ἐπιλάβωνται αὐτοῦ λόγου. The ‘they’ means the priests; that they may take hold of Him by His speech. Comp. Xen. Anab. IV. 7, § 12, ἐπιλαμβάνεται αὐτοῦ τῆς ἴτυος, ‘he takes hold of him by the rim of his shield.’ Both genitives are partitive. Comp. Sirach 8:11, “Rise not up in anger at the presence of an injurious person, lest he lie in wait to entrap thee in thy words.” The words might be rendered ‘take hold of Him by His speech.’

ὥστε. See Luke 4:29. Here also some MSS. read εἰς τὸ. See critical notes.

τῇ ἀρχῇ καὶ τῇ ἐξουσίᾳ τοῦ ἡγεμόνος. The ἀρχὴ refers to the military, and ἐξουσία to the civil rule. Ἡγεμὼν is a general word for the more precise ἐπίτροπος. ‘To the (Roman) magistracy and to the jurisdiction of the procurator.’ Comp. Luke 12:11; 1 Corinthians 15:24. They had not the power or the courage to put Christ to death themselves. We see from Matthew 22:15; Mark 12:16 that this plot sprang from an unholy alliance of Pharisees with Herodians—i.e. of scrupulosity with indifferentism—of devotees with sycophants; uniting in common hatred “to crush a reformer whose zeal might be inimical to both.” (Neander.)


Verses 20-26

20–26. QUESTION ABOUT THE TRIBUTE MONEY


Verse 21

21. Διδάσκαλε, οἴδαμεν. There is something in this fawning malice, and treacherous flattery, almost as repulsive as the kiss of Judas. It shews that these men knew well ὑποκρίνεσθαι.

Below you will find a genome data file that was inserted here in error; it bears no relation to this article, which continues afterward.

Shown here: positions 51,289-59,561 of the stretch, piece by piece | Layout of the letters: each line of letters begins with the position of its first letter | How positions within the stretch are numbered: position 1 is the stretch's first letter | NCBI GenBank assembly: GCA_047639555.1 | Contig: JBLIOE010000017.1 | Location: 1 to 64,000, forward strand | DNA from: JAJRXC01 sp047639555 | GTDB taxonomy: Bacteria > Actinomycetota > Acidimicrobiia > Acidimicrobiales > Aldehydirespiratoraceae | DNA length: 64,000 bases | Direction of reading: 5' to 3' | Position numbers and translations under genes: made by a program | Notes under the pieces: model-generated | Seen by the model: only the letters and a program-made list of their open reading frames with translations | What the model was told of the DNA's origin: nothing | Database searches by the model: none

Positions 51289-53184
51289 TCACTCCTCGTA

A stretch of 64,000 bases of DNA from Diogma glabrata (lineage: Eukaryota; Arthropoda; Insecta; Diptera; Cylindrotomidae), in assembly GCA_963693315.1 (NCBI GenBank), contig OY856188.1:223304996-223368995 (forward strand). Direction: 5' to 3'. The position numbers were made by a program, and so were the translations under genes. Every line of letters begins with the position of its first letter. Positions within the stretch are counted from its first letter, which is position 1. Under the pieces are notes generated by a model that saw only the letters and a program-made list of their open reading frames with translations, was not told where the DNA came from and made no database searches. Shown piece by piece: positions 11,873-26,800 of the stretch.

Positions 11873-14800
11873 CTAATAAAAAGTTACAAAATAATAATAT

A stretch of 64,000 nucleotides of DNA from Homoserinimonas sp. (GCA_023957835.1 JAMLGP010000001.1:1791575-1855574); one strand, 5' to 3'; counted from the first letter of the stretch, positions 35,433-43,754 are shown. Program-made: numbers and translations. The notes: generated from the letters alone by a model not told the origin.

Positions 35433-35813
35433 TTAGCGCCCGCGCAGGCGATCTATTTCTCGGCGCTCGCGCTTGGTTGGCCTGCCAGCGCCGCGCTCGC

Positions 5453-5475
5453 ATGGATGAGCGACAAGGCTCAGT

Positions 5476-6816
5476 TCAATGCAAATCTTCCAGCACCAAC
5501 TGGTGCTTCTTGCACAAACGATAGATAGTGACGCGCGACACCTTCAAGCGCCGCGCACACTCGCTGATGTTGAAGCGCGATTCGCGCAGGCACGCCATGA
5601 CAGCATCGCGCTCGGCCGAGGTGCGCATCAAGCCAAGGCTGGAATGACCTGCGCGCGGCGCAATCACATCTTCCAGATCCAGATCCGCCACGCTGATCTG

καὶ οὐ λαμβάνεις πρόσωπον. Galatians 2:6. Πρόσωπον, ‘a mask’; it is as though they would imply that Jesus was not only an Impartial Judge, too true for sycophancy, but also too keen-sighted to be deceived by hypocrisy. And the one blighting word ‘Ye hypocrites!’ shewed them that their words were truer than they had intended. From the phrase λαμβάνεις πρόσωπον (which a Greek would have regarded as a strange solecism in this sense) are formed the words προσωπολήπτης and προσωπολημψία; see Ephesians 6:9; Colossians 3:25; Acts 10:34, &c. It is a Hebrew phrase, Leviticus 19:15; Malachi 1:8.


Verse 22

22. ἔξεστιν ἡμᾶς Καίσαρι φόρον δοῦναι ἢ οὔ; The question was devised with so superlative a craft that it seemed impossible for our Lord to escape. If He said ‘It is lawful,’ the Pharisees hoped at once to undermine His popularity with the multitude. If He said ‘It is not lawful’ (Deuteronomy 17:15), the Herodians could at once hand Him over, as a traitor, to the secular power. For ‘tribute’ each Evangelist uses a different word—ἐπικεφάλαιον, ‘poll-tax’ (Mark in D); the Latin κῆνσον ‘census’ (Matt.); and the classical φόρον here and Luke 23:2. It was a capitation-tax, the legality of which was indignantly disputed by scrupulous legalists.

πανουργίαν. A classical word only found in St Paul and St Luke, 2 Corinthians 4:2; 2 Corinthians 11:3, &c.

[τί με πειράζετε; κ.τ.λ.] Our Lord saw at once that it was a cunning test-question meant only to entrap Him. Not for a moment did these fawning spies deceive Him though

“Neither man nor angel can discern

Hypocrisy, the only evil that walks

Invisible, except to God alone.”

These Pharisees were illustrating the truth that “no form of self-deceit is more hateful than that which veils spite and falsehood under the guise of frankness, and behind the profession of religion.”